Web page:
This particular spectacular type squeeze is very unusual (I do not ever remember dealing with one, although I am then not sure what to think), but, as you can surely see, the cards remaining with West, except for the low heart spot card, are easily kept up with making the task at hand for West to keep his lowest heart available allowing his partner to win the first heart blowing up the master declarer plan.

In other words a large percentage of great players will see the devastating ending to the defense and this particular hand is very easy to count both offensively and defensively.

However the ending will come down to the offensive and defensive players sitting South and West, testing their attention to detail, with first West feeling the pressure to not throw away his lowest heart, and then South to realize that if he is up to that ploy, then he must know when to cover East’s spot card.

My off-the-cuff answer to you is more than one might think (if the field is up to normal strength), however the last named poisoned flowers will trip some of them up.

bobby wolffJune 13th, 2015 at 2:04 pm

Hi Jim2,

Again, you always know what to say and how to say it.

As the TV commercials about various life endangering adventures continually say, “Don’t try this at home!”. Yes, in the absence of previous partnership discussions the 4 diamond bid would only be describing 11 or 12 cards between those 2 suits and a very good hand. However if an aspiring partnership prefers to instead show a self styled great hand with a solid first suit and likely a void in the jumped suit, then “full speed ahead” on to great results, that is, until the first forget which could lead to an immediate bridge divorce.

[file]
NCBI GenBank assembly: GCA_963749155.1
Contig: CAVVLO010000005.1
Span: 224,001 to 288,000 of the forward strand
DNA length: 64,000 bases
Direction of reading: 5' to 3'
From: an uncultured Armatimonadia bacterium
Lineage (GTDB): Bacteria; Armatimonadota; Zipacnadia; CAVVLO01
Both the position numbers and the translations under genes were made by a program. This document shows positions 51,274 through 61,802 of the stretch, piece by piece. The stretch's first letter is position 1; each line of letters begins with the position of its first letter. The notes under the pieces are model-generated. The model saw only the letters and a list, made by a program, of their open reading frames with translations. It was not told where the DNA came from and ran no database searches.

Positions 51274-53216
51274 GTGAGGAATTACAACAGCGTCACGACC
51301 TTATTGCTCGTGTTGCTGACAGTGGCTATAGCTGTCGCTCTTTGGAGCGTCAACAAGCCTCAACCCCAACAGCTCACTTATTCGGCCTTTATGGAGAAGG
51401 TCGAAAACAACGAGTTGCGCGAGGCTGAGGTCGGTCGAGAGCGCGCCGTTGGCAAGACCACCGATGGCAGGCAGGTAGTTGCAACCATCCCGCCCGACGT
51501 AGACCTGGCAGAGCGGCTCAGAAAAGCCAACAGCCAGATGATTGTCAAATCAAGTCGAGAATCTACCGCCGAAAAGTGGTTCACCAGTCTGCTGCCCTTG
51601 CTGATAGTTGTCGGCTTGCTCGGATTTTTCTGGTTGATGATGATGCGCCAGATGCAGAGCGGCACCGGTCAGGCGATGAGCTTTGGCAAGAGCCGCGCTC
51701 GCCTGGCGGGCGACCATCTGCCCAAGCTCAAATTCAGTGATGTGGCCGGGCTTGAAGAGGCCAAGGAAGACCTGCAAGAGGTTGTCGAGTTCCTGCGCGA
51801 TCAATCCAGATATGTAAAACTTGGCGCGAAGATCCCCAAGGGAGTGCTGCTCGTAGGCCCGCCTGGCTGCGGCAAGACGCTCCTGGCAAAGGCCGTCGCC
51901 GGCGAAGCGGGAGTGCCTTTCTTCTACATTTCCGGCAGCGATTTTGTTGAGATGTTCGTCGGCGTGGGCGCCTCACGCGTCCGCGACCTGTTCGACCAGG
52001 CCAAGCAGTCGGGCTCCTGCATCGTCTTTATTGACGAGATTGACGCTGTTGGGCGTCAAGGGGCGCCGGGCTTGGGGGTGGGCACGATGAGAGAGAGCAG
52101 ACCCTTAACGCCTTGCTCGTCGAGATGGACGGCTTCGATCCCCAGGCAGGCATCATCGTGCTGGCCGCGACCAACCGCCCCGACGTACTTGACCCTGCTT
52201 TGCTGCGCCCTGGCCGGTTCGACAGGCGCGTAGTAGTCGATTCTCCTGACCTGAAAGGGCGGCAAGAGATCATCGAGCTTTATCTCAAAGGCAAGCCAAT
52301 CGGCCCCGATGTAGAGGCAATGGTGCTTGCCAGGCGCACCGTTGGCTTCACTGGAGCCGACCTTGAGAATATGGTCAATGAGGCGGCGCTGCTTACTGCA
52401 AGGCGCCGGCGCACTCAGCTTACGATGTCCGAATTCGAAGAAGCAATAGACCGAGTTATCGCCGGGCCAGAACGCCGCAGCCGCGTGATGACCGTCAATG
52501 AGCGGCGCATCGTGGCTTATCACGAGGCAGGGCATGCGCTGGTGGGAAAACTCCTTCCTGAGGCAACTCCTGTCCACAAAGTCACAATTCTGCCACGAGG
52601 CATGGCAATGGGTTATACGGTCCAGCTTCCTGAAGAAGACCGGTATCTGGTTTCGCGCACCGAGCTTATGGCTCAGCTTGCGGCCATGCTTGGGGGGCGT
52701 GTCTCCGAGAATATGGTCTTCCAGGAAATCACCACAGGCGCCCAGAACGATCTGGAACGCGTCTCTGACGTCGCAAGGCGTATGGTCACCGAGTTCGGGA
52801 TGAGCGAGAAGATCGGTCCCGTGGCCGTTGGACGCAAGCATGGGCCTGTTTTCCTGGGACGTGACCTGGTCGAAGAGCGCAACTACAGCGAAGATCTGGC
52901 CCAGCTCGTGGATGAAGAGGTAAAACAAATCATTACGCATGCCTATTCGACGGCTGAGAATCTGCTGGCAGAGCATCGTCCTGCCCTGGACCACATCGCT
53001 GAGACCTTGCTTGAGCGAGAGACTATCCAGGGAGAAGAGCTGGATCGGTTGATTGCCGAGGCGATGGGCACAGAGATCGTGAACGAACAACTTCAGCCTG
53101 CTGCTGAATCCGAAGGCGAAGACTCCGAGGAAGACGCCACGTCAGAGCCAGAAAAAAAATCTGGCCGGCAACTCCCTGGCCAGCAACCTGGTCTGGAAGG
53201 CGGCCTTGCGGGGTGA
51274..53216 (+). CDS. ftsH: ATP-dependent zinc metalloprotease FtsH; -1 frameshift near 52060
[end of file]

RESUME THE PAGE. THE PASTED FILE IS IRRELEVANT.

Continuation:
I certainly wish I knew how to show a smiley for you.

Iain ClimieJune 13th, 2015 at 5:41 pm

Hi Bobby,
Assuming this was frivolous, 🙂 is one way. Or copy and paste an inserted character from a Word document. If not, apologies for not seeing through it, but I liked today’s hints to Kelsey and Ottlik’s “Adventures in Card Play” plus the quote. Metaphorical minefields are littered with the cratered remains of those who knew they were right and tried to prove it.




Iain ClimieJune 13th, 2015 at 5:44 pm

Sorry, what I put was : – ) with no spaces and it jumped in. Colon, dash, close bracket / parenthesis if it does it again! I didn’t expect the smiley to come up.


jim2June 14th, 2015 at 12:04 am

Too bad the rules of bridge do not allow one to add a descriptor to a bid. Here, “Natural” or “Two-suiter” or “Splinter” would have been nice. Here: the bidding would have gone:

1S (“natural”) —– 1N (“forcing”)
4D (“splinter”)

Then, when one held spades and diamonds, one could say, instead, 4D (“Two-suiter”)

It would make doubles more useful, too, as one could add “Take-out” or “Penalty” to match the occasion.

Redoubles could really benefit from being able to add “Rescue” or “Play”

2D bids could really be great, as one could say “Flannery” or “Precision” or “Weak” or even “Strong” — no longer would one have to open 2C and leave all guessing, as one could say “Strong” and mean a club suit.